Feeling sad, lonely or depressed at times is part of the human condition especially when there has been a loss or life struggle or injured self-esteem. A diagnosis of clinical depression is made when during those times the feelings become overwhelming, cause physical symptoms, and last for long period of time, keeping you from leading a normal, active life. That is when it is time to seek help.
Recognizing the symptoms is the key which can include:
- Trouble concentrating, remembering details or making decisions
- Feelings of guilt, worthlessness and helplessness
- Pessimism and hopelessness
- Insomnia, early-morning wakefulness or sleeping too much
- Loss of interest in things once pleasurable, including sex
- Overeating, or appetite loss
- Aches, pains, headaches or cramps that won’t go away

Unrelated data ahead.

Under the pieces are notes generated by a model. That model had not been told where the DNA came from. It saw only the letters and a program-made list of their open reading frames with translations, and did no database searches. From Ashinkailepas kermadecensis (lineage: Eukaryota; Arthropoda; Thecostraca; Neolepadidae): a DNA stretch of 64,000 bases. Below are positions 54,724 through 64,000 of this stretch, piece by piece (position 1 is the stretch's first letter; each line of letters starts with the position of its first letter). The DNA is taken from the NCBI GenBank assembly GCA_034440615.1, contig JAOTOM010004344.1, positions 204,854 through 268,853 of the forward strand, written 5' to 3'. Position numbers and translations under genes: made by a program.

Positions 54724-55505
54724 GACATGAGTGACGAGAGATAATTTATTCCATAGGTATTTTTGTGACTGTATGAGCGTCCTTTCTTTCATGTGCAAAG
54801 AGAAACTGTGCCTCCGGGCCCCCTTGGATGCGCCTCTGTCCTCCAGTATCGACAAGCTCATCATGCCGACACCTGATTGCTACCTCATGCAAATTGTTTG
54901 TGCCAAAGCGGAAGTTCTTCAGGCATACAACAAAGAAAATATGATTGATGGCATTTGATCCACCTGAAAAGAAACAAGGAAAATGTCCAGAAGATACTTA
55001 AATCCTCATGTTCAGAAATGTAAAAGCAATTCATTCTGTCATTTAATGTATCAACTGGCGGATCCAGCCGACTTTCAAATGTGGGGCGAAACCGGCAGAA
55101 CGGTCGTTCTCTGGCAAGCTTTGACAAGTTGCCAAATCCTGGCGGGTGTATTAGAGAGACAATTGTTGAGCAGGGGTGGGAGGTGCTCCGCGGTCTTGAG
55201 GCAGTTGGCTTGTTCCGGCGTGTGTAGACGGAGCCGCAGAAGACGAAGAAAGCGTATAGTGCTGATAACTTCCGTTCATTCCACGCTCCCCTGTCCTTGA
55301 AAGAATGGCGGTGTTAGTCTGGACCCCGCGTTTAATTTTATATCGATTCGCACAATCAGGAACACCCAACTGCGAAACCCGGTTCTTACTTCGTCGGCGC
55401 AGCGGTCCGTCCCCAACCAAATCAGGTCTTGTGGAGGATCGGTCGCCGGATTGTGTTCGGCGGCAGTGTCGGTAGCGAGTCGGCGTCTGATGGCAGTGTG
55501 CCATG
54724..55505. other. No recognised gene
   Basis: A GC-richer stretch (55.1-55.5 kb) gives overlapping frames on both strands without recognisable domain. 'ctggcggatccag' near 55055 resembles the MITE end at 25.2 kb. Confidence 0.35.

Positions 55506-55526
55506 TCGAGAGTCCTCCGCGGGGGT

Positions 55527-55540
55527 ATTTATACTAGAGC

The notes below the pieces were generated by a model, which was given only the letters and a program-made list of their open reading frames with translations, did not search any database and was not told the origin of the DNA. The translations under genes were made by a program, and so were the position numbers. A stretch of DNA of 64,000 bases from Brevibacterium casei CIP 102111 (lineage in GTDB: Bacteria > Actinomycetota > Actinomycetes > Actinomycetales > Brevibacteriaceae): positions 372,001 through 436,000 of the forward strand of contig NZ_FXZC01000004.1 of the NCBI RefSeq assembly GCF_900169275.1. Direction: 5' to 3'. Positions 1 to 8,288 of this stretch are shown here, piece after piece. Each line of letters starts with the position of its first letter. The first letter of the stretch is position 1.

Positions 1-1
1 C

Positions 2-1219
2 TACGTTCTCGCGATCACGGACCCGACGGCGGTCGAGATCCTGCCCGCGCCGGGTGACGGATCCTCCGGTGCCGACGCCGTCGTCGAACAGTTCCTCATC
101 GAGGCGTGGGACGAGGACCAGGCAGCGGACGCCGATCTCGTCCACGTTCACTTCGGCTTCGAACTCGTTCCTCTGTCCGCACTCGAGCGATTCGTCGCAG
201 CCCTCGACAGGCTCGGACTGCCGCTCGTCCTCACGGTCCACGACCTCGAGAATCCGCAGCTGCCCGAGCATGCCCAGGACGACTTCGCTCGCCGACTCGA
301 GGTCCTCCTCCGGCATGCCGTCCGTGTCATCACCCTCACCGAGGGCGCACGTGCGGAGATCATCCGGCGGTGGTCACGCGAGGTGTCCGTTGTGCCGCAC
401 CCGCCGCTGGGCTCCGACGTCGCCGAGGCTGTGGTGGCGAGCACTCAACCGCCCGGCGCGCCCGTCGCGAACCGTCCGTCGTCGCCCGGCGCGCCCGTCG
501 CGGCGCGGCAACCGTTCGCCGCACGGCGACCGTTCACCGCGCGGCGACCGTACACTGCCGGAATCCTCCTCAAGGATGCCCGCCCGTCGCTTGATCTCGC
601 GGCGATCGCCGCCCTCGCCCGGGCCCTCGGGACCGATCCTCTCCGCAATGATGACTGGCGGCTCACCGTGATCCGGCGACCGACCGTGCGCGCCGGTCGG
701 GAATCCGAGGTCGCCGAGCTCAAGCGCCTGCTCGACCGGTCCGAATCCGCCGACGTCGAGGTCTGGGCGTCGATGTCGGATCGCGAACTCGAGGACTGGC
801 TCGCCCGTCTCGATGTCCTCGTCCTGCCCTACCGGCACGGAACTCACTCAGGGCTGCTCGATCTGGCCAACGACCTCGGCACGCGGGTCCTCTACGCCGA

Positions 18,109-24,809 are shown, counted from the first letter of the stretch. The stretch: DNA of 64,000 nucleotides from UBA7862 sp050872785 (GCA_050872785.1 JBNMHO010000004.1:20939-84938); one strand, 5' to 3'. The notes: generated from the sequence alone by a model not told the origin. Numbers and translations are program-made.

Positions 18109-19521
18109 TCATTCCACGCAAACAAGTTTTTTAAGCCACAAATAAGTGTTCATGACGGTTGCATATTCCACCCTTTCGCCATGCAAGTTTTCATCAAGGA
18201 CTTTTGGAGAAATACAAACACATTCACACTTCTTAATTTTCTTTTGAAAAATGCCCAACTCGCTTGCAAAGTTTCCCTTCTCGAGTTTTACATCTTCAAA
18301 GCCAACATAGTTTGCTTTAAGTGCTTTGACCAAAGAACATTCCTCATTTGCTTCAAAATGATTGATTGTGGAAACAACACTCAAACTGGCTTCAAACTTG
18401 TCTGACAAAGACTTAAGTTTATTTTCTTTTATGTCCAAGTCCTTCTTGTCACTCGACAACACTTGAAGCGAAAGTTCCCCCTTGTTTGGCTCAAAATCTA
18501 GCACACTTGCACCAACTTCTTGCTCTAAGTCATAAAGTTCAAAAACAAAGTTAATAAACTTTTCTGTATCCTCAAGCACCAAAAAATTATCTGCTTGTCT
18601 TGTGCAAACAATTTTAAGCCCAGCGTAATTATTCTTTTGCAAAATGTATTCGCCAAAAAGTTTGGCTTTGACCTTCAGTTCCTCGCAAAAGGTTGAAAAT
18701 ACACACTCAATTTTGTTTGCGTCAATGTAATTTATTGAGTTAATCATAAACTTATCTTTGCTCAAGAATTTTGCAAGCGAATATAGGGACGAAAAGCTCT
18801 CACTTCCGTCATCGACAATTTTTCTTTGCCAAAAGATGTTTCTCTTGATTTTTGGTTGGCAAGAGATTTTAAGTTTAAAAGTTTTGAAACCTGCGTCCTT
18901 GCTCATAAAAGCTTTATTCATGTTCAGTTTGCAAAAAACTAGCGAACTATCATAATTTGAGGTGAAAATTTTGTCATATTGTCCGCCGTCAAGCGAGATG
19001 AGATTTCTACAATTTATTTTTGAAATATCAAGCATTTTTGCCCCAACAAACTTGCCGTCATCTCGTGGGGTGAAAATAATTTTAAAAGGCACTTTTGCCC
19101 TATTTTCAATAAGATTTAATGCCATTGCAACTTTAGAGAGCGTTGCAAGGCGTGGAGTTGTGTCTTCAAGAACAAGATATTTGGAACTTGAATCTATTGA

- Digestive problems that don’t get better, even with treatment
- Persistent sade, anxious, or “empty” feelings
- Suicidal thoughts or attempts
What are the warning signs of suicide with depression?
- A sudden switch from sadness to extreme calmness or appearing to be happy
- Always thinking or talking about death
- Clinical depression (see symptoms above)
- Taking risks that could lead to death, such as driving through red lights
- Making comments about being hopeless, helpless or worthless
- Putting affairs in order, like tying up loose ends or changing a will
- Saying things like “It would be better if I weren’t here or “I want out”
- Talking about suicide
- Suddenly visiting or calling family or loved ones when it hasn’t happened in a while or giving away possessions
Risk factors for depression include a family history of depression, big stressors such as grief or loss, conflict with family or friends, chronic illnesses or substance abuse.